On remembering your why.

Published October 2, 2019 by mandileighbean

womanwriter

Anyone who’s been reading this blog for any length of time will know that I am
A L W A Y S open to signs from the universe. I mean, who doesn’t want validation and reassurance that she is on the right path and making the best decisions, no matter how mystical that validation may be?

I was worried about starting the school year. I knew my professional life would be challenging, but I also knew my personal life was in upheaval. I wondered if I would be lonely, if the feeling of being an outcast would follow me into the school year. Luckily (or as a sign from the universe – you decide), my colleague took it upon herself to start an initiative in the building where groups of teachers engage in fun activities together to improve school climate and to improve building morale. It’s been a success so far and I know that I feel more connected and more supported. I asked for a safety net and the universe delivered from the unlikeliest of places. If you knew this colleague a year ago, and I told you she would be the one to bring the building more together, you would have laughed in my face. It makes me so happy and proud to see her growing and neglecting the negativity so she can focus on what she wants. Thus, it seemed fitting when my group intention was “Remember Your Why.”

I’ve been struggling to “Remember My Why” for writing. I miss the writer I used to be, scribbling every second I could steal, and tirelessly inventing and transcribing scenes. But lately, my writing life has been nonexistent. I’m tired after work, but that’s no excuse. I know I need to make time for what I am most passionate about, for what I love. At home, I sit at my desk, but the words won’t come. I’m just focused on feeling tired and uninspired, which is especially frustrating since not too long ago, I was in Manhattan surrounded by brilliant Irish writers and feeling rejuvenated. I’m desperate to get back to that place, to get back to who I was in so many different facets, and I believe remembering my why is an essential part of that journey.

Earlier today, I grabbed my notebook from that conference I mentioned, and I flipped through the pages. I remembered that Professor Sarah Moore Fitzgerald had kicked off the weekend with an absolutely wonderful lecture about writing in general and the writer’s life. Part of that dealt with writer’s block, and Professor Fitzgerald emphasized that the demon of self-doubt MUST be banished! She freely admitted that process is cyclical because the demon always returns, but to remember that self-doubt is mundane and that doubts are the least interesting things about anyone because e v e r y o n e has doubts. She encouraged all of us to remind ourselves of our reasons, to be reflective, and to figure out our W H Y. So I’ve been asking myself, what’s my why? Why have I written in the past? Why do I want to keep writing?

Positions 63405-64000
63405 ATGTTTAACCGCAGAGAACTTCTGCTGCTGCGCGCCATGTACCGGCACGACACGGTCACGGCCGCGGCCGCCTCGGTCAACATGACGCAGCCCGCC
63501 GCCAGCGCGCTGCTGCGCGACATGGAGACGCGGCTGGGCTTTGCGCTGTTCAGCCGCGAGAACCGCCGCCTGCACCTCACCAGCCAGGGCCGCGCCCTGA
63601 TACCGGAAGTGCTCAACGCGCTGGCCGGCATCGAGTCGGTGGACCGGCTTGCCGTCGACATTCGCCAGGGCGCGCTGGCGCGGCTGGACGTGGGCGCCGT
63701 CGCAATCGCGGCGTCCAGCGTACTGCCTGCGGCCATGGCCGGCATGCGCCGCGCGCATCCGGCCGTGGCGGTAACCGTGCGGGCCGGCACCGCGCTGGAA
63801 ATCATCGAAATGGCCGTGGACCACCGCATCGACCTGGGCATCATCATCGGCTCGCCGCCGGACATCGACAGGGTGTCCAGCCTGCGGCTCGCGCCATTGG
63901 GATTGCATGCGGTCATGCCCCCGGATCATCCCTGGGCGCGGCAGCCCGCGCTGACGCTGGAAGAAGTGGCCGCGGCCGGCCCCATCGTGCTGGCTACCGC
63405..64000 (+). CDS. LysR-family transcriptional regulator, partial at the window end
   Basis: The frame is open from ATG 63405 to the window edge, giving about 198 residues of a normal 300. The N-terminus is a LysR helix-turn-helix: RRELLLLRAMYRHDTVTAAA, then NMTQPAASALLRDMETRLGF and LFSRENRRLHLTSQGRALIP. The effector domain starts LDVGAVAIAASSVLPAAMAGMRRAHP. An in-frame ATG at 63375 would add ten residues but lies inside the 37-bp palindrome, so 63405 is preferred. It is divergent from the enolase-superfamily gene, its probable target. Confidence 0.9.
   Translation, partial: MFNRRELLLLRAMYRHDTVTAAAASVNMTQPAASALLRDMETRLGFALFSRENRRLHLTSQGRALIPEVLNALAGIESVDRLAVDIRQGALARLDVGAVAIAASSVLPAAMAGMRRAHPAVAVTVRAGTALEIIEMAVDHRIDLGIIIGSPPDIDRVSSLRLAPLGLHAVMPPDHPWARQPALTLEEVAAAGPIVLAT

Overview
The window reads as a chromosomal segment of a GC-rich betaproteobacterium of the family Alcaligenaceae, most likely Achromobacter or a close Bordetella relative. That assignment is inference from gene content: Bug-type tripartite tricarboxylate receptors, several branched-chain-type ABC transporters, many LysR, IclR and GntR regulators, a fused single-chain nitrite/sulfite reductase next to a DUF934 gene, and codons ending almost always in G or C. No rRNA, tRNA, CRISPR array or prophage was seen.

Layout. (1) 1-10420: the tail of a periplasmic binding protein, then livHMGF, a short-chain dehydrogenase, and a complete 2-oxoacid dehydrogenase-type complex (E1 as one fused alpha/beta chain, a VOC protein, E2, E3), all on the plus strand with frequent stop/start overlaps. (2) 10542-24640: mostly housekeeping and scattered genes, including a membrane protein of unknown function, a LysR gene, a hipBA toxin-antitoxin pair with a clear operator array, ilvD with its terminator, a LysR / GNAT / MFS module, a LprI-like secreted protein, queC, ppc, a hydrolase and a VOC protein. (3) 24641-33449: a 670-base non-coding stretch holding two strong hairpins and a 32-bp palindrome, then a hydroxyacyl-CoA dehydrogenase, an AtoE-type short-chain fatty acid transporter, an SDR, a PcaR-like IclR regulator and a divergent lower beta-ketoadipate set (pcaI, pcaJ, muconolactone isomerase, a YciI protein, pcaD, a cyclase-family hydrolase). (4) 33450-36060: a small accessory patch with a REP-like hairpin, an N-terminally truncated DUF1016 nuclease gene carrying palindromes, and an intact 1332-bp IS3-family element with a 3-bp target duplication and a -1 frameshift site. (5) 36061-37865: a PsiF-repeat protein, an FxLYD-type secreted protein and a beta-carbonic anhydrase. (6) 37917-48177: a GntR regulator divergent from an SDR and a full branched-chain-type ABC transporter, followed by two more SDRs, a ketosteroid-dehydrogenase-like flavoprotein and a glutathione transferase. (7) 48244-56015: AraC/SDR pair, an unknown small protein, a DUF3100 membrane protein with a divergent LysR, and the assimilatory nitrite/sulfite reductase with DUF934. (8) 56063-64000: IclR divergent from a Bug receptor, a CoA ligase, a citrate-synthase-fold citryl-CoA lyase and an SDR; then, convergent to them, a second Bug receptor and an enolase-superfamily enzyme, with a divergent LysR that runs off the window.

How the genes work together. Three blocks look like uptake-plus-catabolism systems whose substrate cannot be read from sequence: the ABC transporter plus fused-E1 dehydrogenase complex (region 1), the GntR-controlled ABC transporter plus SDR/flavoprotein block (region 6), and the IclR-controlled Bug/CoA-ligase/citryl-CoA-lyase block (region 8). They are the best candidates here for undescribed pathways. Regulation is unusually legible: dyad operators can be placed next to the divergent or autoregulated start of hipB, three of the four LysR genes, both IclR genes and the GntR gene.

And if the self-motivation is lacking, Professor Fitzgerald also encouraged us to find inspiration by constantly reading anything and everything – canonical literature, all sorts of poetry, all sorts of stories. Doing so is a beginning to connecting with the creative self, which is a long, contextualized, complicated, and complex process. It’s important to
S W I T C H  O F F, which I KNOW I need to start doing more of. She told us what none of us really want to hear, that there is NO SUCH THING AS MULTI-TASKING. To that end, I’m planning on starting a pretty serious garden, and I’ve researched more ways to practically embrace a more Bohemian lifestyle in this demanding, technological, modern age.

I’ve been bitter about some recent success of some writer friends of mine, and that’s so messed up. I need to remember Professor Fitzgerald’s words, that writing is collaborative and NOT competitive. It’s important that all writers share with and support one another. There’s room for everyone because I am the O N L Y person who has seen the world the way I see it. I need to tell my stories, whatever they may be, and bask in the “beauty of exuberant imperfection”!

She told us that perfect happiness is when what you’re doing and what you’re thinking about are the same thing.

Professor Fitzgerald knew what she was talking about on SO many levels. She was participating in a research project about why writers write, and she shared that ultimately, there are seven reasons why writers write:

  1. ESSENTIALITY (it’s a need, part of their identity)
  2. WORK (they’re disciplined, committed to a routine)
  3. MAGIC (writing is a kind of enchantment, gives life to dreams)
  4. LIGHT (writing brings comfort, joy, love, safety and sanity)
  5. DARKNESS (writing can safely explore madness, pain, trouble, and struggle)
  6. COMMUNICATION (writing makes sense of the world)
  7. PLAY (writing allows writers to experiment and takes risks)

As I sit here, writing this blog post, I realize I need to discover my why, my reason for writing. Then, and only then, can I really grow and feel better. I need to remember why writing is a large part of my identity.

And then, I need to get started on writing.

ca. 1900 --- Woman Reclining at Desk Next to Typewriter --- Image by © CORBIS

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